- Tata, Reliance, Mahindra & Mahindra, 3 Mumbai brands among India’s 10 Most Trusted, but Delhi flexes muscles tooSachin Tendulkar, Prof C N R Rao given Bharat RatnaInequality increasing in India, says International Monetary FundArvind Kejriwal set for dharna over Arunachal student Nido Taniam's death
Rahul Gandhi urged to introduce quota for financially weaker sections bringing all communities under its ambit and at the same time end reservations along caste lines by senior Congress leader Janardan Dwivedi today.
Dwivedi's pitch to end caste-based reservation, that could raise many eyebrows, comes at a time when the Congress is pursuing minority sub quota, supporting reservation in promotion for SCs/STs and appears favourably disposed towards reservation for Jats.
Rahul Gandhi now stands boxed in between two opposing stances.
"This (reservation on caste lines) should have come to an end. Why it did not happen so far was because vested interests got into the process. Does the real needy person even among the Dalits and backward castes get the benefits of reservation? Those in the upper crust of these communities only avail the benefits. There is a difference between social justice and casteism.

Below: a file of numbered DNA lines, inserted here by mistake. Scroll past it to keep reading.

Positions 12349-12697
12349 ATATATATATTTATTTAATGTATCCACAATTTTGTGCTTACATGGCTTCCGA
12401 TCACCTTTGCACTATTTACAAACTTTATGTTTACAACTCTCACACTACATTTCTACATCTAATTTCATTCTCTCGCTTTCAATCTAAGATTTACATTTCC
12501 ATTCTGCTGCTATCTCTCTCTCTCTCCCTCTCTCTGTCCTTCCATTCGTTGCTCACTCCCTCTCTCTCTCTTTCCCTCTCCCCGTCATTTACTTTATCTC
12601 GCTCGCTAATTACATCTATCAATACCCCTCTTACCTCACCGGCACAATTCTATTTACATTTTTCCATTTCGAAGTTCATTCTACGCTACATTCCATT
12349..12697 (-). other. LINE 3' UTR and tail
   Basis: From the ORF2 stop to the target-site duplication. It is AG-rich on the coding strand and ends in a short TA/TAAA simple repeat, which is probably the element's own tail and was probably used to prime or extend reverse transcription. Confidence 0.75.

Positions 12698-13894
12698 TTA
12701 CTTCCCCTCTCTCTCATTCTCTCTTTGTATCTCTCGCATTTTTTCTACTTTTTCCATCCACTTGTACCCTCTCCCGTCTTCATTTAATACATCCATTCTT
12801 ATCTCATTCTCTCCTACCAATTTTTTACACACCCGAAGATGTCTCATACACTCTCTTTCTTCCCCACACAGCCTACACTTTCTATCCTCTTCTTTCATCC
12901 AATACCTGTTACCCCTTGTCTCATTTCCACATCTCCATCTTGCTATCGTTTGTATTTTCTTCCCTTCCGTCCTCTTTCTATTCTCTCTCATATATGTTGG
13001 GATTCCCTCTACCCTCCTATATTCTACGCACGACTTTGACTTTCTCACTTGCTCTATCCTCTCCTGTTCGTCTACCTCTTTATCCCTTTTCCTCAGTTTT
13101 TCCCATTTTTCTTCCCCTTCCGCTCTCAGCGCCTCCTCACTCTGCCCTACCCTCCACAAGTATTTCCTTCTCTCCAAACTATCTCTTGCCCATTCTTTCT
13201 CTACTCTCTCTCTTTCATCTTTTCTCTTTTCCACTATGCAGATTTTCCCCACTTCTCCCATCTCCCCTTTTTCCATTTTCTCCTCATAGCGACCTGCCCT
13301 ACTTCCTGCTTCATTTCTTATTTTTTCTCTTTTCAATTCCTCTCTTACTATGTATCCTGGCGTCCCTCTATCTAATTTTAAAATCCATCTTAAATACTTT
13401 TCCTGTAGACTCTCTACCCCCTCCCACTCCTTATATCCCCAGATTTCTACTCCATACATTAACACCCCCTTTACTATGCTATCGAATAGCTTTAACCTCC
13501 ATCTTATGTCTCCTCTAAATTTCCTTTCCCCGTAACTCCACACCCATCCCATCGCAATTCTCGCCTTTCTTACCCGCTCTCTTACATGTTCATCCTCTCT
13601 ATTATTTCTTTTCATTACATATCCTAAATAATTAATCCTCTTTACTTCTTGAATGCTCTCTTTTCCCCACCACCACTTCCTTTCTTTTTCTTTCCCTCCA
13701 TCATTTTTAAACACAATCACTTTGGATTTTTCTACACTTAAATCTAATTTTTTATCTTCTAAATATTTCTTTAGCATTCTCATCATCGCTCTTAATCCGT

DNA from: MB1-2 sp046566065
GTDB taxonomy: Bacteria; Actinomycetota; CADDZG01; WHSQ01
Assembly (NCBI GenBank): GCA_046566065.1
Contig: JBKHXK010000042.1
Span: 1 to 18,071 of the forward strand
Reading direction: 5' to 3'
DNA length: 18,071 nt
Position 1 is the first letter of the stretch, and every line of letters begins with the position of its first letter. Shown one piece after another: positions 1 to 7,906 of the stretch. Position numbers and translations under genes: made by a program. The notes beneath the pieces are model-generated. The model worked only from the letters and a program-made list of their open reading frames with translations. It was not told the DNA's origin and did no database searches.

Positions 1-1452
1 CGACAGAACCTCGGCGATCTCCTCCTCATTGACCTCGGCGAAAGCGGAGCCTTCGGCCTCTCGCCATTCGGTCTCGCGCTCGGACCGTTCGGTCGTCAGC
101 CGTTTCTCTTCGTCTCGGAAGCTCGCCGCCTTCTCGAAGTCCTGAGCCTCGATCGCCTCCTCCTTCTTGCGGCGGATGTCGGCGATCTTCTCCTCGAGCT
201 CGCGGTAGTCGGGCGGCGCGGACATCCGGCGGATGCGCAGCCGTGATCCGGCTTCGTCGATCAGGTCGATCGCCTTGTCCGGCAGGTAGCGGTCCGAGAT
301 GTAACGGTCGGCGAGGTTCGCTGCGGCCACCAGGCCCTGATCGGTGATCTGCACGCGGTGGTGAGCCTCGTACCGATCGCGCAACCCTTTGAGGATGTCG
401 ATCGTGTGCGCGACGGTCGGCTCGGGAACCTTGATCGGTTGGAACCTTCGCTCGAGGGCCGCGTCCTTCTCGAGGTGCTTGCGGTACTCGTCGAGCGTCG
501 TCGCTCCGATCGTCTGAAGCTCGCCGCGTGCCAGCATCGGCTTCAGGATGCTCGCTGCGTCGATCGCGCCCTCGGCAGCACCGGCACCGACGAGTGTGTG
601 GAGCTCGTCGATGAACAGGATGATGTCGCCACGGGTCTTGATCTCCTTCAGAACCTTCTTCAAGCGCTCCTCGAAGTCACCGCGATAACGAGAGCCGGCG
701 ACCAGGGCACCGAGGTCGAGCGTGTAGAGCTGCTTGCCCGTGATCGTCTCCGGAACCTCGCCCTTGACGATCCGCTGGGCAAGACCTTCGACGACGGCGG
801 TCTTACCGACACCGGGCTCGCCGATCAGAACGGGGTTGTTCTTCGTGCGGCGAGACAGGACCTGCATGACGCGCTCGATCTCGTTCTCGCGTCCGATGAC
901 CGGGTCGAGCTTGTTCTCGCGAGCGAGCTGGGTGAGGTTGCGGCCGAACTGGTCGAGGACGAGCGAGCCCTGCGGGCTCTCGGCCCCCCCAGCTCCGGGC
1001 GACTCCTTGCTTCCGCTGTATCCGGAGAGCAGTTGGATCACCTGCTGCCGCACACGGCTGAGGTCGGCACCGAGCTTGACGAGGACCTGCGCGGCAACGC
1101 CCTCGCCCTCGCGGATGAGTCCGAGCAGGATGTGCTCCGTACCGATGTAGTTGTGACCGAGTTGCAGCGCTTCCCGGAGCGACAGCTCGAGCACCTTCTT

"The concept of social justice has now turned into casteism... I believe there is a need to dismantle this.... Since Rahul Gandhiji is seeking views of people directly for the party manifesto, I am now urging him that he should take a bold decision," the party general secretary said.
"Reservation on the basis of economic condition of people should be talked about. Rahul Gandhi is the future leader of Congress. Only one, who rises above all this and breaks the boundaries of caste and communalism will be the future leader of the country.Only then a society on the basis of equality can be built," Dwivedi said.
The forthright comments on such a sensitive issues by the otherwise reticent party general secretary have come at a time when the party is gearing up for the Lok Sabha polls.
Justifying his pitch for ending caste-based reservations, he said the situation has changed from the past and "now no person has the moral courage to publicly endorse casteism."
Dwivedi said that he came in politics through the youth movement in 1960s, whose main plank was to break the barriers of caste.
Asked whether reservations, which were meant to be temporary when first unveiled, should continue like they does now, Dwivedi said it